compiler, then delete the 5 .class files, then recompile with the 
classic compiler.  Since javac says it will never recompile a .java
file unless the .class file is older or missing, this worked.  In this
way I got around the problem of trying to figure out what the dependencies
were and what the order of compilation has to be.

This may work in your case, but only if your source files don't actually
crash any of the compilers or trigger bugs (such as incorrect error
messages) that may stop the compiler.

> At this point, I'd be happy to just have some way to not have to duplicate
> the entire <javac> task every time -- having a "template" task defined
> somewhere that specifies defaults, so I could then specify in the <javac>
> tasks only those things that need a value other than the default (which
> would probably only be <classpath> elements, and <include>/<exclude>'s).

I'll address this more when I post some examples.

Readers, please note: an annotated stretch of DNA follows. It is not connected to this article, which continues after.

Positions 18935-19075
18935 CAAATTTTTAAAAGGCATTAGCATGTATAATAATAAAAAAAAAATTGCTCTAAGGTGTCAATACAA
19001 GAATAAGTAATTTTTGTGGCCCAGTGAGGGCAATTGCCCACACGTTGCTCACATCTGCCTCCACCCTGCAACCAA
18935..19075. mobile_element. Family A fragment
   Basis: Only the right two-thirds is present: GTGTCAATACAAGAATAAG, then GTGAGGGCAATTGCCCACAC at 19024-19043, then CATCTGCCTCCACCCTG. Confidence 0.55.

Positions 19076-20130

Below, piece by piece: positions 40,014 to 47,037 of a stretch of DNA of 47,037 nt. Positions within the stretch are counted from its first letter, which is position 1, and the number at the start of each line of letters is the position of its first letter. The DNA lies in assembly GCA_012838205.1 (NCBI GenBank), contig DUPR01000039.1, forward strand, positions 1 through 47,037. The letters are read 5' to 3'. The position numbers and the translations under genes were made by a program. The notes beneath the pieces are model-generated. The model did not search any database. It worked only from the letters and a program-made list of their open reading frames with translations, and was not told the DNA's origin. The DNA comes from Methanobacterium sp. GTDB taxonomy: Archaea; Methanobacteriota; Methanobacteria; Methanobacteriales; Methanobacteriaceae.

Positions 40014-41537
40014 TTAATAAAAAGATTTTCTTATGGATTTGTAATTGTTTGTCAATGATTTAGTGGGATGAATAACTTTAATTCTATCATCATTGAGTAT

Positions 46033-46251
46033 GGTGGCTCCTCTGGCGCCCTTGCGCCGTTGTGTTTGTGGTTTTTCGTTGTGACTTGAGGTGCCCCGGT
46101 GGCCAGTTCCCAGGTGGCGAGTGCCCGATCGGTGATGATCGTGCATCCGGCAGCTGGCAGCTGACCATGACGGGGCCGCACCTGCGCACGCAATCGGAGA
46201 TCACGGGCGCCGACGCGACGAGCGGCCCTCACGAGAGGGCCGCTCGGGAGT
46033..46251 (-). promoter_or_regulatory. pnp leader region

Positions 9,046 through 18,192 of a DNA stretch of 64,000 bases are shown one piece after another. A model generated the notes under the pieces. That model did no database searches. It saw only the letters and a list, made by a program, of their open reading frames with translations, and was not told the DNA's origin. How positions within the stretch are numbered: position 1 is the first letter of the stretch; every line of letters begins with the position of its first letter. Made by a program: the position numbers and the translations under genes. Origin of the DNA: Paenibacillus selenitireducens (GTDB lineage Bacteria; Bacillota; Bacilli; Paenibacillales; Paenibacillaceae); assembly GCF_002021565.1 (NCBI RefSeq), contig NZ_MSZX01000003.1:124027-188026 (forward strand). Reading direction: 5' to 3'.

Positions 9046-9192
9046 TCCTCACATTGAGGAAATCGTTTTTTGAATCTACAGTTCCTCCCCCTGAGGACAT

> Diane
> --- Jerry Huth <jerry.huth@Sun.COM> wrote:
> > Jason Rosenberg wrote:
> > > In my experience, the "dependency-generator" program to which
> > > you refer is usually a manual process.  Assuming you have built up
> > > a workable build environment, the job of generating the build-sets
> > > and dependent deliverable modules, requires little overhead above
> > > and beyond writing the code itself for which dependencies you are
> > > trying to track.
> >
> >
> > Actually I wasn't talking about just dependency generation.  Maybe I
> > should have called the program I was referring to a "build script
> > generator".  What I'm talking about is a program that generates the
> > ANT files (or Make files).  I'm not talking about just automatically
> > generating dependencies.  I'm talking about automatically generating
> > the complete build scripts!  I'm talking about using MAKE or ANT for
> > all they're really good at: processing low-level computer-generated
> > dependency scripts!
> >
> > You can think of it as "smart templating": using a program rather than
> > static templates so that the generated build scripts can be extremely